Baburao literally chased and made a much younger girl his second wife. Sushila Rani was a Saraswat Brahmin and a post-graduate lawyer while Baburao was a school-dropout Vanjara, another name for the nomadic Banjaras. Sushila Rani was also an accomplished singer and by nature self-effacing. While Baburao allowed her to share some amount of editorial work, he was against her giving public performances. It was a contradiction because as part of his wooing her, he made a film titled Draupadi casting Sushila Rani as Draupadi. The film was a success. It was a ruse, for, after marriage, Sushila Rani didn’t participate in films.

Baburao was a staunch friend and well-wisher of Mehboob, Dilip Kumar, Madhubala and S.S.Vasan. (When Madhubala felt she needed to speak English with some fluency, Baburao put her on to Sushila Rani.) His reviews of their films were extravagantly favourable and he would often mention Mehboob taking time to pray five times a day. He persuaded Dilip Kumar to act in Vasan’s Insaniyat. Baburao went to Tirupati and then visited Madras. Probably because he was told it was unique, he wrote a devastating account of Balasaraswati’s dance. He said “it was like a baby elephant rolling its eyes.” It was also one occasion when he let Sushila Rani sing. It was at the prestigious Music Academy, Madras, for a late evening programme of the annual music festival. (I attended her concert. In those days, North Indian classical music and solo instrumental performances were reserved for the late evening and Ravi Shankar would break his playing at midnight to say “I wish you all A Happy New Year.”)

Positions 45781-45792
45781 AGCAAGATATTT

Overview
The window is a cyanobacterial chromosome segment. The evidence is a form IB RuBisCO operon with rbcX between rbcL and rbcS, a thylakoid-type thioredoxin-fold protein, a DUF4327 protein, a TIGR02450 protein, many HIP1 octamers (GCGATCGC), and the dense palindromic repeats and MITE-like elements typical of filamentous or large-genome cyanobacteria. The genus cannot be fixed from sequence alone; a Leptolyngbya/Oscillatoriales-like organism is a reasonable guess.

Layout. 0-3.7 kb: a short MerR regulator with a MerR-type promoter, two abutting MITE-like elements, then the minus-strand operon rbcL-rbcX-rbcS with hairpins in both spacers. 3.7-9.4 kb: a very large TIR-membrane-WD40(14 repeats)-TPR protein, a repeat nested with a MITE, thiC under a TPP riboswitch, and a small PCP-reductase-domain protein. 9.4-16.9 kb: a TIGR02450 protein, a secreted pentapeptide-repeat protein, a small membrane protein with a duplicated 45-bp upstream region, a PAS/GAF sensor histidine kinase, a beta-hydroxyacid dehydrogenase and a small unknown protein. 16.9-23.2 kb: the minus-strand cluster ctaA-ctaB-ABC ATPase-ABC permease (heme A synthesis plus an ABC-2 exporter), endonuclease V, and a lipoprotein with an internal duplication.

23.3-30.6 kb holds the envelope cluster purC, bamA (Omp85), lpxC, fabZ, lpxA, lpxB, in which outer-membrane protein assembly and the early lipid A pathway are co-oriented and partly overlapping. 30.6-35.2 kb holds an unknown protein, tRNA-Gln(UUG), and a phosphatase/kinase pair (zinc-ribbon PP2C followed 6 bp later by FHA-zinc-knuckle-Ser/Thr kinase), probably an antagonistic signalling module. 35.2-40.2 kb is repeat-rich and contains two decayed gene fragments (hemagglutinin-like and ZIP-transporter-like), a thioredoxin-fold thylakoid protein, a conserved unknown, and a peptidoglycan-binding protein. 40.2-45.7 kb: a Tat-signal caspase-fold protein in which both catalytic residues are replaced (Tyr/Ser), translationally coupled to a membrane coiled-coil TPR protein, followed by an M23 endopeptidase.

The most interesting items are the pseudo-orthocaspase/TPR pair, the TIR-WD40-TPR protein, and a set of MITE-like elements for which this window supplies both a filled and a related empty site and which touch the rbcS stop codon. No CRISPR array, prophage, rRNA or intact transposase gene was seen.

Baburao’s sons by his earlier marriage didn’t match their father in his resourcefulness and command of expression and Sushila Rani lost her interest to carry on with her husband’s journal after his death. She was an artist and not one who relished controversies. She had none to call her own child – Baburao had undergone vasectomy before he married her – but she was proud of Baburao’s journals (in 1960, Baburao made filmindia into Mother India) and preserved them with diligence and reverence.

Baburao was undisputedly the most loved and feared journalist as long as he confined himself to films. His reviews of films weren’t to be taken at face value and yet they were a delight to read. His inventiveness with English language, his original similes – once he commended the acting of an actress but also added “she was beginning to look like an inverted shuttle-cock” – were unmatched not only in film journalism but Indian journalism as a whole. The vigour with which he wrote his column Bombay Calling was a sheer delight even if one didn’t know whom Baburao was referring to. Many readers believed his ‘Question-Answer’ section of his magazine was among the best of such columns carried by any journal in any part of the world. If ‘New Yorker’ had a ‘Talk of the Town,’ filmindia had ‘Bombay Calling.’ As part of ‘Bombay Calling,’ he ran a veiled gossip column with a subtitle ‘You’ll hardly believe.’

Sidharth Bhatia has succeeded in making his biography of the Patels into a coffee-table book. He had the advantage of co-operation from Sushila Rani who allowed him to go through the entire collection of the journal. The book has an interesting foreword by actor Aamir Khan.

– Ashokamitran Thyagarajan